What you’d do: This job is a numbers game—taking a deep dive into expenses, revenue, and other business figures to help make organizations more profitable.
What you’d need: Some employers prefer to hire candidates who have an MBA, but the Institute of Management Consultants USA’s Certified Management Consultant (CMC) designation is also a good way to compete for the job.
What you’d make: $1,437 median weekly earnings
Find management analyst jobs on Monster.
Physicians and surgeons
Although employment growth is just 13% (perhaps because PAs and NPs are taking on more of the health care responsibilities), the country will always need physicians and surgeons. And women, who are already making up 43% of the profession, are poised to lead the way.
What you’d do: Physicians examine, diagnose, and treat patients, while surgeons operate on patients. There are an infinite number of specialties within the field.
What you’d need: After attaining a bachelor’s degree, you must attend four years of medical school, and then several years as an intern/resident.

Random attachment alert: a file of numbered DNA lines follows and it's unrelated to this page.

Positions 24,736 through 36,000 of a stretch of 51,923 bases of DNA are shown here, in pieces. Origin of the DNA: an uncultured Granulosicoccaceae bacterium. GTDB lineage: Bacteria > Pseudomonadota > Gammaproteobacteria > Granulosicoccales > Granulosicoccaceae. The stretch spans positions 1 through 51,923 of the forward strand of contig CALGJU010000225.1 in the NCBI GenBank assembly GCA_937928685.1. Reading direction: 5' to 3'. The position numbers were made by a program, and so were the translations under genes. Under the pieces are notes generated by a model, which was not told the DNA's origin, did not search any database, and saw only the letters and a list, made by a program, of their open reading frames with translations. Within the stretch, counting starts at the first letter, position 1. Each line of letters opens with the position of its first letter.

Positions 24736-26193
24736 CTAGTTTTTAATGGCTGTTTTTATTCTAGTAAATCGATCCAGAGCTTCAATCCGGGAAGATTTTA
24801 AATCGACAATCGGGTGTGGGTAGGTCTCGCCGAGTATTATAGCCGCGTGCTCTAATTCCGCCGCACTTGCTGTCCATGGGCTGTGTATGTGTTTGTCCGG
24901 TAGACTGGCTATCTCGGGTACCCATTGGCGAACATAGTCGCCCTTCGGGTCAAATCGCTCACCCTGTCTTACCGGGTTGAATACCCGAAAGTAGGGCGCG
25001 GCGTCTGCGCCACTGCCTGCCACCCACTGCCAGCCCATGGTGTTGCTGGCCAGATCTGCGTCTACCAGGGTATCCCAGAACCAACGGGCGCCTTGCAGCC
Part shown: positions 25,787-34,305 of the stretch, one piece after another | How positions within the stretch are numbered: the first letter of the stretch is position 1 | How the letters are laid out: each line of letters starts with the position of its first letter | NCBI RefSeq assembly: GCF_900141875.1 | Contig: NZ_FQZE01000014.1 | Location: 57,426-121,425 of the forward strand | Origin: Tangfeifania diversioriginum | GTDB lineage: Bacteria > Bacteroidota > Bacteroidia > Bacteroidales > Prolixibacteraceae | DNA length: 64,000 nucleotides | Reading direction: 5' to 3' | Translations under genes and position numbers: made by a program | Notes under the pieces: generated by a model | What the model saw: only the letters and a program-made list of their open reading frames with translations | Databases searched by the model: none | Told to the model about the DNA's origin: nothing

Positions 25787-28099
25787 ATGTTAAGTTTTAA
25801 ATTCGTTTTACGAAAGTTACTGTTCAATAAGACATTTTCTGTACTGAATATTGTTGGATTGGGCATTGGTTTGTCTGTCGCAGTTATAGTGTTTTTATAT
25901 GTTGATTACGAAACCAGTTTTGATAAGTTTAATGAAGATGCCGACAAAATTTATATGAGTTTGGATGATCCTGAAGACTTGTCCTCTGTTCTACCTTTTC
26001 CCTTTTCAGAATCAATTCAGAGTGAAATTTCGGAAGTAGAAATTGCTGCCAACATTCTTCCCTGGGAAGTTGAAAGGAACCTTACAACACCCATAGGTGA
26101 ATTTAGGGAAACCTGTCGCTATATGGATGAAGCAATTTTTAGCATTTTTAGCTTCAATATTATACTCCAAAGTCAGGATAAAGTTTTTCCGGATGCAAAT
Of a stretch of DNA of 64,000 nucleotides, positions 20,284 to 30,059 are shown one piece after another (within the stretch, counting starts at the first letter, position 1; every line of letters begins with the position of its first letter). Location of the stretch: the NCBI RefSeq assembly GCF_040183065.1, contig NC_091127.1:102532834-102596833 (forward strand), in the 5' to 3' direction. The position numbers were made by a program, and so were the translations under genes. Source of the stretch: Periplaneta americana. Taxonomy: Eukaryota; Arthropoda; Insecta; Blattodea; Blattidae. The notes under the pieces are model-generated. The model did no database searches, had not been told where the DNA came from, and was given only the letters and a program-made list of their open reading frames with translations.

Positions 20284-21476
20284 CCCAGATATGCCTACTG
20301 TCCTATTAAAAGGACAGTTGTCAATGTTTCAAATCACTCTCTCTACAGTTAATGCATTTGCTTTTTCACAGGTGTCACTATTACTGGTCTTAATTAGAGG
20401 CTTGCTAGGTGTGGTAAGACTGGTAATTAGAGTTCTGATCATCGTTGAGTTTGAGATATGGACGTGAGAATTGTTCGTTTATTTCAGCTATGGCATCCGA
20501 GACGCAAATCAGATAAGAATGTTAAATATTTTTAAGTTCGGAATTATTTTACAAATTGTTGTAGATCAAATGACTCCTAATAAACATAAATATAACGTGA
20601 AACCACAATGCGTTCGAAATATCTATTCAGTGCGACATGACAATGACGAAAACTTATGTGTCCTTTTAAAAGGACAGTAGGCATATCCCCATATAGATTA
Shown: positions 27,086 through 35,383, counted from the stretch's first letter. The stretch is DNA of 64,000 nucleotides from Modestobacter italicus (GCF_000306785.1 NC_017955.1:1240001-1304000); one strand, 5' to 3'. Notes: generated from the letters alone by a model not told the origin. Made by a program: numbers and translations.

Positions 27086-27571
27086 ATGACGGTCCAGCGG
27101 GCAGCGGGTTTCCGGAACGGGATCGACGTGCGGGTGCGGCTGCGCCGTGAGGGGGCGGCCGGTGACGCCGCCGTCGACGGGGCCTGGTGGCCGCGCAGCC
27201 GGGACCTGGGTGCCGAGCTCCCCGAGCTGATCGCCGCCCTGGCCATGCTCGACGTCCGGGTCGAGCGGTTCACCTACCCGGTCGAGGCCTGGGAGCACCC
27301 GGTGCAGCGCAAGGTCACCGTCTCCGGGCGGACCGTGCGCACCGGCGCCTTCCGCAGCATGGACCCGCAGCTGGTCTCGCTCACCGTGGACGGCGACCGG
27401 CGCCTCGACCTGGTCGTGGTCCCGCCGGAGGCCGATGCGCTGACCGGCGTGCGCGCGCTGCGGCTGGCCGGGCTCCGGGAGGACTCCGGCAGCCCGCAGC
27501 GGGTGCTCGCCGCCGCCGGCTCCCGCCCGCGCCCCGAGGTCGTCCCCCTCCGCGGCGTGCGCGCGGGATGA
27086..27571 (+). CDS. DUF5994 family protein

What you’d make: $1,677 median weekly earnings
Find physician and surgeon jobs on Monster.
Computer and information systems managers
A quarter of computer and information systems managers are now women, which means progress is being made. Employment growth is 12%, and there are many pathways for people with this skill set.
What you’d do: These technology managers are responsible for implementing the technology goals for companies and making sure that the organization has all of the technology resources it needs to function well.
What you’d need: Candidates will need at least a bachelor’s degree in computer or information science along with related experience, while some hiring managers like to see advanced coursework.
What you’d make: $1,727 median weekly earnings